It’s not that I don’t love the show. To the contrary, it’s my top program on television and, barring any serious shark-jumpage in upcoming seasons, could sign off as one of the all-time greats.
Don’t misinterpret my desire to be kept in the dark as disinterest.
It’s a purposeful aversion tactic. I want to be immersed in the surprise when the season starts, knowing as little as possible.
Thankfully for me, the show’s creator, Matthew Weiner, is an exemplar at being tight-lipped about the show’s direction.
For me, this aversion tactic isn’t exclusive to the “Don Draper Good Time Hour,” as Daily Republic News Editor Brad Stanhope jokingly refers to the show.
Last month, the trailer for this summer’s “Abraham Lincoln: Vampire Killer” was unveiled.
The concept of the film, and the 2010 novel from which it’s adapted, is that the 16th president had a secret identity as a slayer of those bloodsuckers.
Who doesn’t want to sink their teeth into that picture? As a writer, it’s one of those ideas that when I hear it I say, “I wish I’d thought of that.”
Add it to a list of 2012 films about which I’m excited to see that includes “The Dark Knight Rises,” “The Avengers” and December’s first part of “The Hobbit.”
Trailers exist already for all of these films, but other than “Lincoln,” I’ve intentionally avoided all of them based on the aversion tactic.
Since I was recently reading about the brain, I now know that my purposeful avoidance takes place in the cerebal cortex, the part of our brains that rattles against the outside of our heads when we headbang like Beavis and Butthead. It is this area that controls a lot of our higher brain functions, such as memory, language and consciousness, as well as an understanding of — wait for it — delayed gratification.
It’s a practice I’ve been doing for years, after a ghastly spring 2004 afternoon that I spent continuously rewinding a VCR-taped copy to view the same 200 frames of a preview for the then-upcoming week’s episode of “The Sopranos.”
After 25 minutes of slowing, pausing and getting angry that I rewound too far to dissect its every millisecond, I threw the remote at the couch and admitted defeat.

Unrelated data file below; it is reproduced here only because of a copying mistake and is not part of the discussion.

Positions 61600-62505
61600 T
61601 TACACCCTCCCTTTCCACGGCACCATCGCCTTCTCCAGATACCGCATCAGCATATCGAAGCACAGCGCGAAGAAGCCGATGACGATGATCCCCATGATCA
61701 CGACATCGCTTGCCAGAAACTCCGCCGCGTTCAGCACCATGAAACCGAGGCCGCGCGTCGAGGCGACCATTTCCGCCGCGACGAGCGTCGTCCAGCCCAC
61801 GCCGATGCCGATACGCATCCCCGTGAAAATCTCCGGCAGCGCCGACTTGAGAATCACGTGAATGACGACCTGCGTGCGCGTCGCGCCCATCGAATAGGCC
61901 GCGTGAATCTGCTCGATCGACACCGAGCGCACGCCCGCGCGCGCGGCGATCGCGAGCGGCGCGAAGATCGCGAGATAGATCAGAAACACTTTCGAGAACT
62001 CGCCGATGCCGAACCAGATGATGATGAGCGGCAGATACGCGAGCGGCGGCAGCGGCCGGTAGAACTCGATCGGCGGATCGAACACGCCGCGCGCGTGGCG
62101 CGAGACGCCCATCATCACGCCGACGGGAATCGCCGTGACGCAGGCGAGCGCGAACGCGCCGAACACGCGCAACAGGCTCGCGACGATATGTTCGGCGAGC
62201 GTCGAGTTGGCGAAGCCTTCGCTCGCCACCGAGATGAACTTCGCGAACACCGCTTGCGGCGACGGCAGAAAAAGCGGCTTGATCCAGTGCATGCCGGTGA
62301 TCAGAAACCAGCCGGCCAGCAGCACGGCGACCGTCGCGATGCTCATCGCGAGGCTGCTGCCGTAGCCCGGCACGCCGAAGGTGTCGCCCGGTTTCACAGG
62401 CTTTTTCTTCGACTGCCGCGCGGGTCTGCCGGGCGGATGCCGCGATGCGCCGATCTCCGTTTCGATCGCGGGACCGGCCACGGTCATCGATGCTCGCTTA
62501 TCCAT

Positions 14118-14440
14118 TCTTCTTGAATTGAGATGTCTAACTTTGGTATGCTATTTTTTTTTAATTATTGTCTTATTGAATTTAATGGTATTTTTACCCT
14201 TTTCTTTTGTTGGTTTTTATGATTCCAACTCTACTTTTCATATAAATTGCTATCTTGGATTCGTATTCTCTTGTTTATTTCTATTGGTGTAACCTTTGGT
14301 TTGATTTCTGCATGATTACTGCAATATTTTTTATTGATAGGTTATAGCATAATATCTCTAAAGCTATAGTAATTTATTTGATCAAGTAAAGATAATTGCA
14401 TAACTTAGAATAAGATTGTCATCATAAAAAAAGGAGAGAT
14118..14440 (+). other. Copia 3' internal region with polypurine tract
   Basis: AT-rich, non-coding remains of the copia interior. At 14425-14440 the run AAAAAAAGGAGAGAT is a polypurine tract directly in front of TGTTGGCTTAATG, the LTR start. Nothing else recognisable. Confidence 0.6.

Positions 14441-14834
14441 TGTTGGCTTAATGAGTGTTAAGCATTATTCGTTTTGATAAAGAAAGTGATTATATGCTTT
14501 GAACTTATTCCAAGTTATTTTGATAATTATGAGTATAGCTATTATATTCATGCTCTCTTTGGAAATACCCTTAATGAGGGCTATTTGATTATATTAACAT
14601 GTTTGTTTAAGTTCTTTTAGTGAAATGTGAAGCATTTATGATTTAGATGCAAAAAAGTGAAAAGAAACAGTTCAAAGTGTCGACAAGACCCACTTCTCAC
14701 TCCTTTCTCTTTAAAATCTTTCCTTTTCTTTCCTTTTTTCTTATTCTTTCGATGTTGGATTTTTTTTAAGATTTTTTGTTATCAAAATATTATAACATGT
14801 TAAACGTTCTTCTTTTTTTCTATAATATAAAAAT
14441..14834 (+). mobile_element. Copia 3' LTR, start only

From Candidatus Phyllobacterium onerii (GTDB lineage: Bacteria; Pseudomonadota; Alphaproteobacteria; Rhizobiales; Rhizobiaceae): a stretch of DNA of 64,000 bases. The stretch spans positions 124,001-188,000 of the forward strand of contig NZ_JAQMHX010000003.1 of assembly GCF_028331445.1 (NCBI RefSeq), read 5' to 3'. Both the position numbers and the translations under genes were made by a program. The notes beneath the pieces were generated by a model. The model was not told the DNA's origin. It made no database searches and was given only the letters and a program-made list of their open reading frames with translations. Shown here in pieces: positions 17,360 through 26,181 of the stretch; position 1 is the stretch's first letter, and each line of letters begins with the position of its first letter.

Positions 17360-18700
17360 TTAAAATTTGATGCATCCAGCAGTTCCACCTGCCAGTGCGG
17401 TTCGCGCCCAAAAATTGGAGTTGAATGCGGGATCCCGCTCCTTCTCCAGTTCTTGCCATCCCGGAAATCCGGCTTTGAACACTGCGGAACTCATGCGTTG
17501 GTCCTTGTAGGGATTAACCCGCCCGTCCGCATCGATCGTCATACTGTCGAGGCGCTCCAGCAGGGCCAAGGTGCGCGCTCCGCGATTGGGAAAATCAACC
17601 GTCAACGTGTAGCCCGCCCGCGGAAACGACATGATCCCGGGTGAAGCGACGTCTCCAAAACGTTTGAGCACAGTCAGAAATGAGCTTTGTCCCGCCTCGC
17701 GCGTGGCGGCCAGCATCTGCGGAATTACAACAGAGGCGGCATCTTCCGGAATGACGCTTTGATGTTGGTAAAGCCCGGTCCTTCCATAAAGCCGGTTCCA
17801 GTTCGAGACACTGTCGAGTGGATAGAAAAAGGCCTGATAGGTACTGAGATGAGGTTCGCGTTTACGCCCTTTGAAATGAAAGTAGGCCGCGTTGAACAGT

Did I mention that the preview I was scrutinizing was for an episode that aired five hours later?
I knew there had to be a better way.
The solution I came up with was to stop watching previews. They reveal too much. The Internet is a minefield of revelations waiting to explode at any minute, so conversations about shows are best kept to a shocking minimum and require plenty of spoiler alerts, including jamming my fingers in my ears and yelling, “La la la la la la, I don’t watch previews” until people stare at me for being weird. Again.
I’m now so dedicated to the element of surprise that I don’t watch previews for upcoming episodes, unless we’re talking about what’s on the next “Arrested Development.”
Sadly, this ruins something friends and I invented, coined “the trailer game.” Each player picks a number and it corresponds to the order in which the previews are shown before a movie. The person who picks the coolest-looking movie wins.
I’m not alone in this behavior. Roger Ebert once wrote that his late partner in critique, Gene Siskel, abhorred movie trailers so much that he would stand outside until the film started or, if he couldn’t, would “plug his ears and stare at the floor.”
I read that and I thought, “A man after my own heart.”
If a movie is ever made about Siskel’s life, I hope they include that.
And if it’s in the trailer, I guess I’ll never know.
To read more of Nick DeCicco’s blogs, visit http://dailyrepublic.typepad.com/forthoseabouttorock.